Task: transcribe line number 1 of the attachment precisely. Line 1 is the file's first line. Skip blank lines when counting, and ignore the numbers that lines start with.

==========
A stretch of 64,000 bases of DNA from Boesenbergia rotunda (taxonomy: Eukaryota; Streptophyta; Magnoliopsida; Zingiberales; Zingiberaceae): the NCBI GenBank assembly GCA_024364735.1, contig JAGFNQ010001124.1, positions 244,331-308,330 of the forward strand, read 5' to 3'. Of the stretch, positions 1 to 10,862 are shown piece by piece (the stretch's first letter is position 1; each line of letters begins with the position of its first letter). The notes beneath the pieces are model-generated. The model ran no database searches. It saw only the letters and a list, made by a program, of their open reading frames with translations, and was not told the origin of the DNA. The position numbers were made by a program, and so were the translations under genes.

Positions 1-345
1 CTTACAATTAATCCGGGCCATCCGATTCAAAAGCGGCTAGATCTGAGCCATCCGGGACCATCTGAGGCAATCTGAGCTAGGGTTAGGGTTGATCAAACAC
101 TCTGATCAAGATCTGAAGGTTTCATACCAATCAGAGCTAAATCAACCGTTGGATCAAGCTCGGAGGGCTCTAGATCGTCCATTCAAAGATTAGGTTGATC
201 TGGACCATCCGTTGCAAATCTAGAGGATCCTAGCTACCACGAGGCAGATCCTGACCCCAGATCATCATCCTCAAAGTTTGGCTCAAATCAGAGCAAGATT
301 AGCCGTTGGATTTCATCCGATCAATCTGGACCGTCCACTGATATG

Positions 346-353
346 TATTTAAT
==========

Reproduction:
A stretch of 64,000 bases of DNA from Boesenbergia rotunda (taxonomy: Eukaryota; Streptophyta; Magnoliopsida; Zingiberales; Zingiberaceae): the NCBI GenBank assembly GCA_024364735.1, contig JAGFNQ010001124.1, positions 244,331-308,330 of the forward strand, read 5' to 3'. Of the stretch, positions 1 to 10,862 are shown piece by piece (the stretch's first letter is position 1; each line of letters begins with the position of its first letter). The notes beneath the pieces are model-generated. The model ran no database searches. It saw only the letters and a list, made by a program, of their open reading frames with translations, and was not told the origin of the DNA. The position numbers were made by a program, and so were the translations under genes.